- Singing the Faith: 237 (CD10 #13)
- Herman Stuempfle
- “Ebenezer (Ton-y-botel)” by Thomas John Williams
- 87.87.D. (Trochaic)
Idea for use
This is a hymn that is particularly helpful during the season of Lent, but it can be used on any occasion to reinforce the Gospel narratives of Jesus’ temptations in the desert (see below).
Also see other hymns that re-tell stories from the life of Jesus: Jesus' ministry 2 - Events in Jesus’ life.
“Jesus tempted in the desert” is just one of two hymns in Singing the Faith that follow the narrative structure of the gospels’ re-telling of this story (Matthew 4: 1-11 and Luke 4: 1-13). The other is Timothy Dudley-Smith’s Christ our Redeemer knew temptation’s hour (StF 235).
Stuempfle’s text differs from Dudley-Smith’s in the way that he closely paraphrases the dialogue between “the tempter” and Jesus. Michael Hawn points out that this reflects the Lutheran tradition, in which “one would both hear and sing the gospel”. As we sing, we remind ourselves of what we’ve heard – or remember – of the gospel story.
Hawn goes on to say that “the fourth stanza reveals Dr Stuempfle as a preacher. This stanza offers the ‘So what?’ or the hermeneutical application of the passage to the life of the singer.” We acknowledge that Jesus faced temptations, just as we do, so we pray for God’s protection “lest we fall, your trust betray”.
In one sense, this is a simple hymn; we might call it a teaching hymn in the manner of children’s hymns, old and new, that recount biblical stories in memorable form and identify the lessons within them.
At the same time, it is a strong statement of the central relationship into which we enter as Christians, in which we invite Christ to “come and be our living bread” (an echo of John 6: 35). We are to listen out for the one who embodies God’s Word and models for us God-centred living. Jesus “talks down” temptations that, in their many guises, divert us from such a life.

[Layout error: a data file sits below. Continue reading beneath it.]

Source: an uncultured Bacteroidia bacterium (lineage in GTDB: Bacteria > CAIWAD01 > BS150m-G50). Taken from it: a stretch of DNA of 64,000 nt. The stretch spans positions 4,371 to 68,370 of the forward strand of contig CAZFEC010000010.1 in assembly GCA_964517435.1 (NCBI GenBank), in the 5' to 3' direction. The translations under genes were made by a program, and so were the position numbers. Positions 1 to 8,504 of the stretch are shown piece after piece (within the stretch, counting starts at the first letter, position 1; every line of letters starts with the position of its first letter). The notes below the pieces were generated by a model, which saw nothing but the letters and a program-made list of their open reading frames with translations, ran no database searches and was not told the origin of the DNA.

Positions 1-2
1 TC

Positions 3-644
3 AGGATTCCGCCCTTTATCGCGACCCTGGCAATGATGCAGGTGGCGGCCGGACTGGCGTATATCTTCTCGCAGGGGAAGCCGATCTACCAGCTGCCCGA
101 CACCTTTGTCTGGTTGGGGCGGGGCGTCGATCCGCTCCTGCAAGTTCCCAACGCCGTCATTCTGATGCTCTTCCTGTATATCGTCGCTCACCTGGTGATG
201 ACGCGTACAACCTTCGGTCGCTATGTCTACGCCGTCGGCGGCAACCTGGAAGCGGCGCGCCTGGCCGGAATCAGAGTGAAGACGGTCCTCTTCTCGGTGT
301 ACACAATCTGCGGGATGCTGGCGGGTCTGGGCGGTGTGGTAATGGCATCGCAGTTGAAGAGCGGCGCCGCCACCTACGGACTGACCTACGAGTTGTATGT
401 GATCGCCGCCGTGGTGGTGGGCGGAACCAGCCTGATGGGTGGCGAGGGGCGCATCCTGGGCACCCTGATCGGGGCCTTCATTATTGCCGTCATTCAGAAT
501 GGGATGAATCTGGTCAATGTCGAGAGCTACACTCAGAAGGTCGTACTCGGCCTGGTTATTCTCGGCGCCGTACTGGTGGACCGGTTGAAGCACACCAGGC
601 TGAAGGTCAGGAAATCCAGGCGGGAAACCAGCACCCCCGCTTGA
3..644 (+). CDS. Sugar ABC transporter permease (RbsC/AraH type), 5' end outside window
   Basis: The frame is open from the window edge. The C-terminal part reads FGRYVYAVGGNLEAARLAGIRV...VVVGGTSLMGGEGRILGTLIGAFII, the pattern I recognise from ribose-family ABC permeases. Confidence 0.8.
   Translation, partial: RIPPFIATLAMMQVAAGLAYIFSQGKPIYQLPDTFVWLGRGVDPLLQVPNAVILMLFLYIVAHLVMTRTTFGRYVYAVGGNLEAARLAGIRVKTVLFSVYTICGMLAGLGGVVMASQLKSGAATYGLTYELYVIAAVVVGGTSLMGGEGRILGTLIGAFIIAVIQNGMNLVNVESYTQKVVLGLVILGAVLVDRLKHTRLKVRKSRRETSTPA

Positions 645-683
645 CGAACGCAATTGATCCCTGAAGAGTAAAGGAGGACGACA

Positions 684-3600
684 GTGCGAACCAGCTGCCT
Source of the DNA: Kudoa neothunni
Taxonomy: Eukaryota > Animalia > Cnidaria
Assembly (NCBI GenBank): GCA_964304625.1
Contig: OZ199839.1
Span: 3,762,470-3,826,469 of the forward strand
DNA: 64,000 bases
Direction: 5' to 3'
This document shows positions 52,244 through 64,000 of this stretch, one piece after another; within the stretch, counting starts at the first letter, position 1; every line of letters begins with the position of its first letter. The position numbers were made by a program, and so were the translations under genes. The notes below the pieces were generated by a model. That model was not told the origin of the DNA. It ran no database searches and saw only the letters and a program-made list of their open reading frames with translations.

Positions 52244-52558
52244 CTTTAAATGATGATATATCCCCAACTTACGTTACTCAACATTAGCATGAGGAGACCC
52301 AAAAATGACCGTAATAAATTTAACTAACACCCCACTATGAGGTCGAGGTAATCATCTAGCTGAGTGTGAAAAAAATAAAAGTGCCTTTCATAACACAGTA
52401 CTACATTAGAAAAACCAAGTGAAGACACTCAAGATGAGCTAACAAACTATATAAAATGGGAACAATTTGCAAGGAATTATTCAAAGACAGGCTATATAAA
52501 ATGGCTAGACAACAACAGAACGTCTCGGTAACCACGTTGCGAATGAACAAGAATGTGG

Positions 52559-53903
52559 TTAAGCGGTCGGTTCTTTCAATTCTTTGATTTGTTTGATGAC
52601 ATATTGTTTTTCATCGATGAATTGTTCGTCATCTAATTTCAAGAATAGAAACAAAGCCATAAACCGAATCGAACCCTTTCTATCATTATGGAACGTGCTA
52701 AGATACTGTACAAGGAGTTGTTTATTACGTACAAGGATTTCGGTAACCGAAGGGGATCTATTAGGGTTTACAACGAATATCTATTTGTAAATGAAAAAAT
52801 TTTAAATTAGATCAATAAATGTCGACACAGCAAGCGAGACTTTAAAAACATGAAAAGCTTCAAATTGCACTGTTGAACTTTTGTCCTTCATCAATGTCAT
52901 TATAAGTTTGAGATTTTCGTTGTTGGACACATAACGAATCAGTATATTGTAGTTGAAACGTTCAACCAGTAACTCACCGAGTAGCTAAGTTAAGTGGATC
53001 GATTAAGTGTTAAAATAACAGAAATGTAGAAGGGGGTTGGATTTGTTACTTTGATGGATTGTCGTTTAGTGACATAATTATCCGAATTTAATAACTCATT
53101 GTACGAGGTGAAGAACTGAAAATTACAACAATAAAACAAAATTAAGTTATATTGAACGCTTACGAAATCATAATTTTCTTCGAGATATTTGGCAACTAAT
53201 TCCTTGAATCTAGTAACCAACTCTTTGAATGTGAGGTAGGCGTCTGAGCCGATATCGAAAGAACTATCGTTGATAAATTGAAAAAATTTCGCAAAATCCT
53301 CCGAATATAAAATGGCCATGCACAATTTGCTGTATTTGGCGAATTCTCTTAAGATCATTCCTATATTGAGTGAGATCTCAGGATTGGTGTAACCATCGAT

There is a reminder here of the context in which we all live, described in O Jesus, I have promised (StF 563): “O let me feel you near me; the world is ever near; I see the sights that dazzle, the tempting sounds I hear.” (v.2). And the hymn’s closing prayer is a response to the exhortation in At the name of Jesus (StF 317):
Crown him as your captain
in temptation’s hour:
let his will enfold you
in its light and power.
(Comments by Michael Hawn drawn from his "history of hymns" articles for the United Methodist Church: Jesus, tempted in the desert.)
Remembered on his death in 2007 as “a gracious, gentle man”, the Revd Dr Herman Stuempfle was born in 1923. To read details of his life can be somewhat exhausting, given the range of his work and commitments.
Stuempfle, a minister of the Evangelical Lutheran Church in America, lived in Gettysburg, Pennsylvania, for five decades, and was on the faculty of the Lutheran Theological Seminary (now the United Lutheran Seminary) for 27 of those years. He served as professor, dean, and president. In 1962 he had taken up the post of John and Susannah Ulrich Professor of the Art of Preaching, and in his honour the Herman G. Stuempfle Chair of the Proclamation of the Word has been established.
As a professor of homiletics, his most well-known publication was Preaching Law and Gospel. One reviewer wrote of the book that “Herman Stuempfle challenges tidy and trivial approaches to preaching with a call for sermons that embody the deep and enduring theological themes of law and gospel.”
Academia was no ivory tower for Stuempfle. Before arriving in Gettysburg, he had served individual Lutheran congregations and for four years was associate director of the Board of Social Ministry of the (then) United Lutheran Church in America. A commitment to “social ministry” was worked out fully in Gettysburg, where Stuempfle helped establish day care centres, served on the Gettysburg inter-church social action committee, and helped create and support prison ministries and a homeless shelter.
Stuempfle’s hymn writing was mainly undertaken during his retirement, and was closely tied to his commitment to preaching. "Hymns are the sung testimony to God's mighty acts of grace and judgment," he said, and crafting hymns was part of his "fundamental vocation to communicate the Gospel." He wrote some 550 hymn texts, many of them inspired directly by lectionary readings. Four volumes of his hymns have been published by GIA since 1993, and in 2004 he was made a Fellow of The Hymn Society in the United States and Canada.